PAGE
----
CEPU National President and CEPU Communications Division Secretary, Ed Husic today appeared before the Senate Inquiry into the Rudd Government’s Fair Work Bill today on behalf of CEPU members.
Mr Husic, in his appearance before the Inquiry, urged the Committee to consider the CEPU’s proposals on strengthening the Bill in some aspects, but welcomed other areas of improvement as against the current WorkChoices legislation.
The above documents should be read in conjunction with a previous article, republished below, regarding Telstra’s astonishing, but not surprising, submission to the Inquiry.
Another Telstra submission about rights…
Right now a Senate Inquiry is travelling the country to hear from people about the Federal Government’s proposed changes to workplace laws.
The CEPU will be appearing before the Inquiry in Canberra on Thursday.
Telstra has also put in a submission. The key points made by the latest corporate converts to human rights and free speech are stunning. Here are the highlights (if they can be described this way):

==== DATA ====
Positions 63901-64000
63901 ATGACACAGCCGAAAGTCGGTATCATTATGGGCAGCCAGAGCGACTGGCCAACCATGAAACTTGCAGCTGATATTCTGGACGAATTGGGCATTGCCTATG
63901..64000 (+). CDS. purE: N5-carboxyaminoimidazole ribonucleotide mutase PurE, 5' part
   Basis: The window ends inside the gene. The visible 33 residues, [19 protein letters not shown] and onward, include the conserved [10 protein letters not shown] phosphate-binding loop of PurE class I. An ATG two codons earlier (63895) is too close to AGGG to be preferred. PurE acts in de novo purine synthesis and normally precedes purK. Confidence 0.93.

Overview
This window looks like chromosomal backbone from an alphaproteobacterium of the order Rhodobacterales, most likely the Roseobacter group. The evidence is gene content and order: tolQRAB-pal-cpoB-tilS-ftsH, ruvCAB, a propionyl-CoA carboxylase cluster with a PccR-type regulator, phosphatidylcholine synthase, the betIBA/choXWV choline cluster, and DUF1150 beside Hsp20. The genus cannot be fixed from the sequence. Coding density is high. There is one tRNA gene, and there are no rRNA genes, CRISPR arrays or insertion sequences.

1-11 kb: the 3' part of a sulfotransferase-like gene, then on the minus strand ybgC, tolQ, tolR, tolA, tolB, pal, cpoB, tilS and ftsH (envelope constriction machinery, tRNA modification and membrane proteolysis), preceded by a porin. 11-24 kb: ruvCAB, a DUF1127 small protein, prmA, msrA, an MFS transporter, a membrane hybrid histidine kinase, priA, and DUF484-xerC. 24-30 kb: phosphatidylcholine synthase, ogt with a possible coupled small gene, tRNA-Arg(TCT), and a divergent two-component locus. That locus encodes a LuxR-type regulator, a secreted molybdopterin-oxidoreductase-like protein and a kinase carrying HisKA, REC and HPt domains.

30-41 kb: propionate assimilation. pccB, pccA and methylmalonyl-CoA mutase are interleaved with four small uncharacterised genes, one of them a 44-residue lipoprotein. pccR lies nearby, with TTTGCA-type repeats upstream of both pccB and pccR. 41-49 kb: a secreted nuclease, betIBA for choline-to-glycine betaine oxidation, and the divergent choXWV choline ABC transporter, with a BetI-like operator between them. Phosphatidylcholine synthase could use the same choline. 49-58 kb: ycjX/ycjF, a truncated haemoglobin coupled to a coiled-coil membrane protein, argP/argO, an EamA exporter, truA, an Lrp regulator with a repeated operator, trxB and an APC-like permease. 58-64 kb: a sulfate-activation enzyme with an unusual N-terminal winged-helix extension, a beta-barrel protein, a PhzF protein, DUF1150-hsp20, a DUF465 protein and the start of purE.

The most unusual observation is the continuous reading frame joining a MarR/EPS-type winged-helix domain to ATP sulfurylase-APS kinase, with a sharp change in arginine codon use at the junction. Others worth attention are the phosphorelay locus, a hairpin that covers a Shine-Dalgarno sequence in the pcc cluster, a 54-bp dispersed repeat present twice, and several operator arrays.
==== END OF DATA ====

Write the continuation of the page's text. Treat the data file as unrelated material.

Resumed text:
That there should be “employer Greenfield agreements” – where it is easier for them to claim they are setting up a new business and then set conditions for new employees without these employees having a say on what the conditions and pay rates should be
They argue that unions should individually sign up members to an authority before we can bargain for them – instead of employers recognising the long standing wishes and preferences of their employees to be members of unions that can help them in their workplace
They think unions shouldn’t have the ability, ever, to be covered by or party to an agreement
Unfair dismissal protections should be weakened
They believe the government should WEAKEN the ability of court action to address breaches of agreements
They think union right of entry should be even harder and more difficult to obtain than what is in WorkChoices already – that the only way a union should get right of entry is if a member sticks up their hand in a workplace and calls for the union to come in
And finally – and here’s the gem – Telstra want the operation of the good faith bargaining provisions in the bill to be “clarified” on a number of fronts, particularly on the definition of what constitutes prohibited “unfair” or “capricious” conduct.
Who would have figured that Telstra would want a clarification of what constitutes “unfair” behaviour in good faith bargaining.
Don’t say we didn’t warn you about the double take…
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